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BCS National Championship Fans Use RFID to 'Kinect' to Social Networks

The Kinect-based game tests participants' ability to throw, dodge and run like a pro football player, and utilizes radio frequency identification to share the results with friends on Facebook or Twitter.
By Claire Swedberg
With RFID technology, however, the players were able to share their results with friends and family members. A participant could share details, such as his or her score, or simply the statement that he or she had "completed a challenge" at the event.

Team Epic's Doug Lowry
This year, upon arriving at the Louisiana Superdome, in New Orleans—where the BCS National Championship was held on Jan. 9—each spectator first registered, providing his or name and Facebook or Twitter account name, as well as any personal details that individual wanted to share, such as the team he or she supported. That data was stored and linked to that person's unique ID number on a plastic wristband with a built-in NXP Semiconductors Mifare 1 kilobyte 13.56 MHz RFID chip, complying with the ISO 14443 standard, provided by the event staff at the ticket office. Participants wearing the wristbands could then go to one of six interactive games, known collectively as the AT&T Combine Challenge, and present the bracelet within a few inches of an HID Global Omnikey 5321 reader, provided by Fish Technology, to check in to their Facebook or Twitter account. The reader captured the wristband's ID number and forwarded that data to Brightline Interactive software, which linked that ID with the user's name and social-network details. The game screen would then greet each participant by name, indicating when it was that person's turn to play. As he or she played one of the games, the interactive game system tracked that individual's score and then displayed the result on screen, while also offering that player the choice of also posting the results on Facebook or Twitter. If the participant selected yes, the system would send the data via the Internet to the proper social-media site.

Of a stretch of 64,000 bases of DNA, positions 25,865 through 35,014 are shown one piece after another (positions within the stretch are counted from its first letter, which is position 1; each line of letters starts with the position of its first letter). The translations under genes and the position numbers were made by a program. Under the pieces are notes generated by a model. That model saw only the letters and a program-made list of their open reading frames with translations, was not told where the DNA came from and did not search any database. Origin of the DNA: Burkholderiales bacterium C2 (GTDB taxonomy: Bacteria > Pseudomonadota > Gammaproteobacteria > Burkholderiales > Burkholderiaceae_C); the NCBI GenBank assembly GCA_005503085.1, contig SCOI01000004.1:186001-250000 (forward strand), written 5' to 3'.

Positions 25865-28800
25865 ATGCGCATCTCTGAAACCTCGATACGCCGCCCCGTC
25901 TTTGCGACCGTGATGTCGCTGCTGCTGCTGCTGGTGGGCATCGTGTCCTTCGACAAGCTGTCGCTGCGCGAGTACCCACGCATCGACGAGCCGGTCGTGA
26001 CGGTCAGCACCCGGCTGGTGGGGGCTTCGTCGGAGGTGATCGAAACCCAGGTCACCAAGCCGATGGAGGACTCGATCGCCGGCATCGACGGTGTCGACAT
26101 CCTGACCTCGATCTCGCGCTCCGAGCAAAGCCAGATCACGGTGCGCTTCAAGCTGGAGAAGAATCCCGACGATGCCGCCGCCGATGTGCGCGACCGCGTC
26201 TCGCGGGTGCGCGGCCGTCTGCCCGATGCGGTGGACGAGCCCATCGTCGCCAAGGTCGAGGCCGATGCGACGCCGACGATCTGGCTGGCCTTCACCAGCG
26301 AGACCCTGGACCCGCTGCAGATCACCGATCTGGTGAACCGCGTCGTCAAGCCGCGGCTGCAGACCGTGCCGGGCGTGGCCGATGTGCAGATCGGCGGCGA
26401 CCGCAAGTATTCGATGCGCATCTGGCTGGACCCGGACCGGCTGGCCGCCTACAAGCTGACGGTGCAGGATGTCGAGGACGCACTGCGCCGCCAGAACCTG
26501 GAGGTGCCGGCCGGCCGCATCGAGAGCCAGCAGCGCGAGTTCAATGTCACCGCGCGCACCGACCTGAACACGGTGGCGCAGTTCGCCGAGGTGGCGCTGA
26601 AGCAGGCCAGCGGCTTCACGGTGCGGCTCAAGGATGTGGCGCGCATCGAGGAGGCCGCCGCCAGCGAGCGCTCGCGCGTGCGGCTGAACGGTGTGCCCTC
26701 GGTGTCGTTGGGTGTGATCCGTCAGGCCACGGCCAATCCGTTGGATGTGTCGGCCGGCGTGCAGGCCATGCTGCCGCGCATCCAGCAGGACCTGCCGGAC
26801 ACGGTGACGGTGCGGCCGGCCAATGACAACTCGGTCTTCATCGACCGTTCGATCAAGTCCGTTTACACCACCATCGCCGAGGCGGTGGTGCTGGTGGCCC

"Overall, we have been very pleased with both Brightline's development and creative teams, and we hope to continue bringing new and cutting-edge technology to our onsite activations," Lowry states.

"We are integrating RFID now into a lot of what we're doing," says Erik Muendel, Brightline Interactive's CEO and creative director. "We focus on the screen," he explains, which provides digital display and interactive gaming options to players. "But we find RFID is a gateway to get the message out to the public." Individuals could sign onto a Web-based system by providing their Facebook or other networking information when playing a game, which would not require RFID. However, he says, "That's a little clunky. RFID streamlines it."

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